Effectiveness of national preventive mechanisms in prevention of torture: the case of interconnectedness and cooperation
Lagat, Caroline Jepkosgei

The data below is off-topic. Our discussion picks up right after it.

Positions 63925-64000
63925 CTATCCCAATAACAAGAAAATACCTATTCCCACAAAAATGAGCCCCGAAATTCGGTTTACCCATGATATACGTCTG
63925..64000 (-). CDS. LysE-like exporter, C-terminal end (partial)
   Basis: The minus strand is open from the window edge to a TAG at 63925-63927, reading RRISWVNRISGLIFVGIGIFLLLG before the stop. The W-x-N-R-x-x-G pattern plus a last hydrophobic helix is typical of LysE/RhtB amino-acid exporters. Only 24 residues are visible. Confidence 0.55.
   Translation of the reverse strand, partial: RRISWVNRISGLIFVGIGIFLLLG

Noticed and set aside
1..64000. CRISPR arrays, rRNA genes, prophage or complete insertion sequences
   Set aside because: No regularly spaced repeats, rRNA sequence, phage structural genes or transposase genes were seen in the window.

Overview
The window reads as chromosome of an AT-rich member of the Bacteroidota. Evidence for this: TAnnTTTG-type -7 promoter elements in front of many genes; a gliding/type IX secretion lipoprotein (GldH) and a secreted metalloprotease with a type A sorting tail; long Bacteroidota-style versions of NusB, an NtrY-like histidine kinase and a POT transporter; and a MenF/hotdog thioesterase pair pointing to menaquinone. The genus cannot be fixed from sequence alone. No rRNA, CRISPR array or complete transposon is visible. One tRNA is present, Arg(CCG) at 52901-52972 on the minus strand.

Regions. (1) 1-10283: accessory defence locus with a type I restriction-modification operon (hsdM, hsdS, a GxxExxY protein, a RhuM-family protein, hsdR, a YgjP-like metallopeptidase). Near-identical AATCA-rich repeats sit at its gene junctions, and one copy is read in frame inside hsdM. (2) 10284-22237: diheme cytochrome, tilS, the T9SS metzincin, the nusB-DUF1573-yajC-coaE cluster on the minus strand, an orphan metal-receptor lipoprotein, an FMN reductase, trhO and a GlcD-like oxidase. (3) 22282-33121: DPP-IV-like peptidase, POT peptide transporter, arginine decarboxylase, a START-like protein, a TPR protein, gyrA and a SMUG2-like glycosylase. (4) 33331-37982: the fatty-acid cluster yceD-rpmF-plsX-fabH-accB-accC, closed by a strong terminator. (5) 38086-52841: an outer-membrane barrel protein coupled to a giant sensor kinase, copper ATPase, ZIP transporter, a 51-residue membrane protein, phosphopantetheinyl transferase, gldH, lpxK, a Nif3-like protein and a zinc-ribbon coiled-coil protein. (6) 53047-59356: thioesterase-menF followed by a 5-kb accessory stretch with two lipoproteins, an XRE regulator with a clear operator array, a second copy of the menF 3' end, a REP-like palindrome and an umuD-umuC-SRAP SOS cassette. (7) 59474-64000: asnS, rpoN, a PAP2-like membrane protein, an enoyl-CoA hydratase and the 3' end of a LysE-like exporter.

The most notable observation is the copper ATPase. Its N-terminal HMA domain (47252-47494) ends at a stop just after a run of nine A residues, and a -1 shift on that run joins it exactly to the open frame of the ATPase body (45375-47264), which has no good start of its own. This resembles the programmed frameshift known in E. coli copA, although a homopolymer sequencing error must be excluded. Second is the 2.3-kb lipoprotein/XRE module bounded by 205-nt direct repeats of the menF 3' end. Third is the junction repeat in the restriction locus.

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Twelve years after the adoption of the Optional Protocol to the Convention against Torture and Other Cruel, Inhuman or Degrading Treatment or Punishment, the designated African National Preventive Mechanisms (NPMs) are struggling to achieve effectiveness in conducting monitoring visits to places of deprivation of liberty to preventing torture and ill-treatment. In a bid to understand what makes NPMs effective, this thesis employed a comparative study between two European and African NPMs, selected for their different organisational structure, and analysed how their structures, independence, powers, working methods, and cooperation with other international monitoring bodies and stakeholders influenced their effectiveness. The NPMs’ and the international monitoring bodies’ reports, NPM-related national legislation of the case studies, torture-related UN and regional conventions, and publications by the Subcommittee for the Prevention of Torture (SPT) and Committee for the Prevention of Torture (CAT) were analysed, and an interview conducted with the Slovene Deputy-Ombudsperson, who is also the head of the Slovene NPM. This thesis finds that, while there are many factors that make an NPM effective, they cannot be isolated from each other and the general working environment of the NPM. Therefore, just as national monitoring to prevent torture should adopt a holistic approach, implementing not only law but incorporating different measures suitable to the environment of the places of deprivation of liberty, a similar approach needs to be adopted to ensure NPMs effectiveness in Africa by looking at all factors relating to an NPM.